Apparently, about ten years ago, local people feared that the tombolo would be totally breached. Maybe it was at that time that steps were taken to prevent destruction of the spit. It is clear from the presence of rock-filled metal gabion cages on the beach that conservation measures were in place prior to last winter’s storms that battered much of the coastline around Ireland and Britain. However, at the time of my visit on a cold, wet, mostly dull day at the end of March 2014, it was evident that more of these measures might be required in future to prevent further damage.

Shoreline Changes at Llangennith Burrows – Part 1

Sand dunes at Rhossili in May 2012

When there are especially dramatic events, like the severe winds and storms of last January and February, that destroyed coastal railway lines, caused major landslips, created disastrous flooding, and removed entire beaches of shingle and sand, everyone becomes aware of how vulnerable our coastline is to extreme weather events. However, visiting the same seashore locations many times over the past ten years, and making a detailed photographic record of animals, plants, sediments and rocks, has enabled me to see changes gradually and steadily taking place as well as resulting from these recent extreme events.

This is the first in a series of posts about changes in shoreline topography, sometimes due to accretion of sediments, sometimes resulting from erosion, that have been changing the way the seashore looks. These changes have an impact on the whole coastal ecosystem, affecting plant communities, the invertebrates that colonise the seashore, and the people who use and enjoy the shorelines.

I have been trying to find among the many images in my collection, those which show recognisably the same place, to illustrate what the location looked like originally, some of the details of the transition if any, and what the location looks like now. In this post, the location is the seaward-facing sand dunes belonging to Llangennith Burrows, at the north end of Rhossili Beach, approaching the tidal island of Burry Holms. The position is “fixed” by a vertical wooden sign indicating one of the designated footpaths that cross the Burrows.

In the first photograph, shown above, the wooden post has had some bright orange plastic flotsam tied to it with rope, to increase its visibilty from low on the sandy beach. The picture was taken on the 16th May 2012. Wind-blown dry sand forms a continuous and gradual incline from the shore to the top of the dune. The dune is stabilised by marram grass. Pebbles at the base of the dune are only just visible beneath the layer of sand. The footpath passes to the right of the signpost, forming a shallow depression on the sky-line.

The image immediately below shows the same location two years later on 6th May 2014. The signpost lacks the orange flotsam now but the footpath can still be seen to the right of it, forming a steep gouge in what remains of the dune. The seaward face of the dunes has been reduced in places to a near vertical surface showing stratification of the established dune. Mobile sand deposits are almost entirely absent. Much of the marram grass has fallen down as turf clumps or disappeared. Pebbles are clearly exposed at the base of the dunes.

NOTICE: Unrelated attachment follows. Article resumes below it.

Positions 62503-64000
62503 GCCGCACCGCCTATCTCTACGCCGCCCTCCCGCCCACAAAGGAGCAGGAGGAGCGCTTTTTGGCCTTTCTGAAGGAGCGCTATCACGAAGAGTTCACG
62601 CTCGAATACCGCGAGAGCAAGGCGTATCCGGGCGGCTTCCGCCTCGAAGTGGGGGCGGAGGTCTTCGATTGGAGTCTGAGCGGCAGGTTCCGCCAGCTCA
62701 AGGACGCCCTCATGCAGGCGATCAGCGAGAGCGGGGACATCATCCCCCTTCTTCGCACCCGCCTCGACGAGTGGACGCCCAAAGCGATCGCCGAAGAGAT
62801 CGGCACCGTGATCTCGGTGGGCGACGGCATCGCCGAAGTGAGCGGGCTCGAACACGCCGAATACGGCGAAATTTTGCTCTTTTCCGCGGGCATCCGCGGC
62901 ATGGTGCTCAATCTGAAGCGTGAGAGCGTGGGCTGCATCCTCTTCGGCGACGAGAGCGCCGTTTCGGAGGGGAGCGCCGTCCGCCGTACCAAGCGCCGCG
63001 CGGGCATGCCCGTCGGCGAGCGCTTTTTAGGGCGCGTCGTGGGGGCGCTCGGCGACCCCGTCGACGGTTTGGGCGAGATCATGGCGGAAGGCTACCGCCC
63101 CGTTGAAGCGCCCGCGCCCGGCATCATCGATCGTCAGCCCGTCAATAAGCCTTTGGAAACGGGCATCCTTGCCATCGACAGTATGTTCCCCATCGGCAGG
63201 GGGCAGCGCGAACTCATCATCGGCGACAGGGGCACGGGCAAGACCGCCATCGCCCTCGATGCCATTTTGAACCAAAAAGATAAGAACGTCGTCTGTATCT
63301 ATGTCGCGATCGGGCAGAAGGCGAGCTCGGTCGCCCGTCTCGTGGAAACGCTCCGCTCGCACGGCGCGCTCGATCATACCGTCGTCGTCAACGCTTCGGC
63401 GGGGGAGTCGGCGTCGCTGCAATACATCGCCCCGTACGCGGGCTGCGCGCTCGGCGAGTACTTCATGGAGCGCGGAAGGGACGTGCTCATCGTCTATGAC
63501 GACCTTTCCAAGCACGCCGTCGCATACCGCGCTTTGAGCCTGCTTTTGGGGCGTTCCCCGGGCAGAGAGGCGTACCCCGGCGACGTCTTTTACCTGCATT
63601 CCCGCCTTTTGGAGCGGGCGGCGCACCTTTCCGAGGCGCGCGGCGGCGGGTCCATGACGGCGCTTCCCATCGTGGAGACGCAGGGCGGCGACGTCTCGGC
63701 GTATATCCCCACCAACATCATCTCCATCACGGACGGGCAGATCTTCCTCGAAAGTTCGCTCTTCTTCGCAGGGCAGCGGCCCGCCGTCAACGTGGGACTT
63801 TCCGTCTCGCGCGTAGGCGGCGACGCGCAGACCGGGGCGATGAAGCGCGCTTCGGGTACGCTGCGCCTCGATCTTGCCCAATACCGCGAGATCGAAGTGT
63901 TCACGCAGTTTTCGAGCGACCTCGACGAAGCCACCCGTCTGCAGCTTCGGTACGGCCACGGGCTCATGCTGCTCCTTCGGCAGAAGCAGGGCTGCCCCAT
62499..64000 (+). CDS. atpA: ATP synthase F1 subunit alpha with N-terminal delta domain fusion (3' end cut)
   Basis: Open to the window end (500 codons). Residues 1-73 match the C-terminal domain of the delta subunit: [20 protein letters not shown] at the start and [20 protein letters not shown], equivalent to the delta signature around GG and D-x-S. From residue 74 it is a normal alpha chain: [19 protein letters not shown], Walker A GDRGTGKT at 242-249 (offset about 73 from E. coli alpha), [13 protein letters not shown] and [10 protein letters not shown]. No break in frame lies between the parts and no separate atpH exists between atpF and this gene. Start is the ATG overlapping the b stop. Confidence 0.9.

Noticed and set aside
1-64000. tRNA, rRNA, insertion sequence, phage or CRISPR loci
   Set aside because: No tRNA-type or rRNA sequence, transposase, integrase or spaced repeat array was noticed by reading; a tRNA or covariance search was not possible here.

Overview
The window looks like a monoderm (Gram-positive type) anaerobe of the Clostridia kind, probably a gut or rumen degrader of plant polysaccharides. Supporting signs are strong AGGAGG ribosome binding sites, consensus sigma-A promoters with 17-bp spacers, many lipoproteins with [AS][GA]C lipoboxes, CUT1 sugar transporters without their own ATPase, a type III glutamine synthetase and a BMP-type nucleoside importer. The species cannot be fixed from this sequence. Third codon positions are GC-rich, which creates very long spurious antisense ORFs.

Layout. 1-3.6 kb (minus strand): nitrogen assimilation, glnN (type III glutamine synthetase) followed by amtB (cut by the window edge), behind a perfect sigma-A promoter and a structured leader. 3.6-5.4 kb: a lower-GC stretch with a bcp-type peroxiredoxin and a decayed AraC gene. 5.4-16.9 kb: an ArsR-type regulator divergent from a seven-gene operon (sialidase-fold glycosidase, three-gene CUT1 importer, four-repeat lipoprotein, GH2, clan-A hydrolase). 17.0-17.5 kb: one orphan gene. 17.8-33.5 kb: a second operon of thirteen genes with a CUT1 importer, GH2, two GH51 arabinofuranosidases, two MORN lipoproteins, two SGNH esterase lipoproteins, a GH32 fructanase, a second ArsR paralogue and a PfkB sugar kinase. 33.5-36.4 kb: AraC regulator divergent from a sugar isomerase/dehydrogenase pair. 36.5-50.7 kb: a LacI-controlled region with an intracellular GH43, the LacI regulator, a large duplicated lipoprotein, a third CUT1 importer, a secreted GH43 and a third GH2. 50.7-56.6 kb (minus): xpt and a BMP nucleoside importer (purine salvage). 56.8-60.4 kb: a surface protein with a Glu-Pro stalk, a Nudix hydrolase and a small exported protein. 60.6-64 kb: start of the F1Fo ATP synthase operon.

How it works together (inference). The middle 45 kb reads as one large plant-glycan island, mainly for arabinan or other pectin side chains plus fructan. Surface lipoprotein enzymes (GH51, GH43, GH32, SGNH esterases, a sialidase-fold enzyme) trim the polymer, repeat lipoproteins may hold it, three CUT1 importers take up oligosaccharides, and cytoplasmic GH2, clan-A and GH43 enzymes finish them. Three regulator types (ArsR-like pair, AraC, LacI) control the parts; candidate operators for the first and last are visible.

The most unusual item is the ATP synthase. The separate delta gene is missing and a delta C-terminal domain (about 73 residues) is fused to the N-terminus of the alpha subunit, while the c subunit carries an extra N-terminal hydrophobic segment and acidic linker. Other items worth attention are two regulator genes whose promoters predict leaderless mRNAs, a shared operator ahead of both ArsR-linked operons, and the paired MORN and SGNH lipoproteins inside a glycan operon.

Sand dunes at Rhossili in May 2014

Of course, the changes started long before May 2012. The sea has been nibbling at the compacted sand of the dunes for a while, and in between times, the loose sand moves in, out, and all around the beach, sometimes from day to day, and even from tide to tide. However, the hard stratified sand in the dunes has been steadily and inexorably receding. The following pictures show in a bit closer detail what the same area of the Llangennith/Rhossili dunes was looking like at one point (12th December 2012) in the interim period between the times that photographs 1 & 2, and 3 & 4  were taken.


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Storm damage to dunes at Knoll Beach, Studland

Recent storms have caused a lot of damage on beaches, and generally accelerated coastal erosion in Great Britain. At Knoll Beach in Studland Bay, which has been featured in earlier posts, the waves have cut away the leading edge of the sand dunes, ripping out large chunks of marram grass which had been stabilising the dunes. The four images of the recent storm damage to the dunes (shown above) were taken a week ago on 9th February 2014.

The eight images shown below record the dunes at earlier times when, due to careful management by the National Trust, the dunes were stabilising to a certain extent, and even accreting in some areas with the natural colonisation of various kinds of low growing vegetation on the upper part of the shore.

The extent of the February storm damage can be determined by a comparison of the “before” and “after” photographs – although the stretches of dunes featured are not necessarily identical.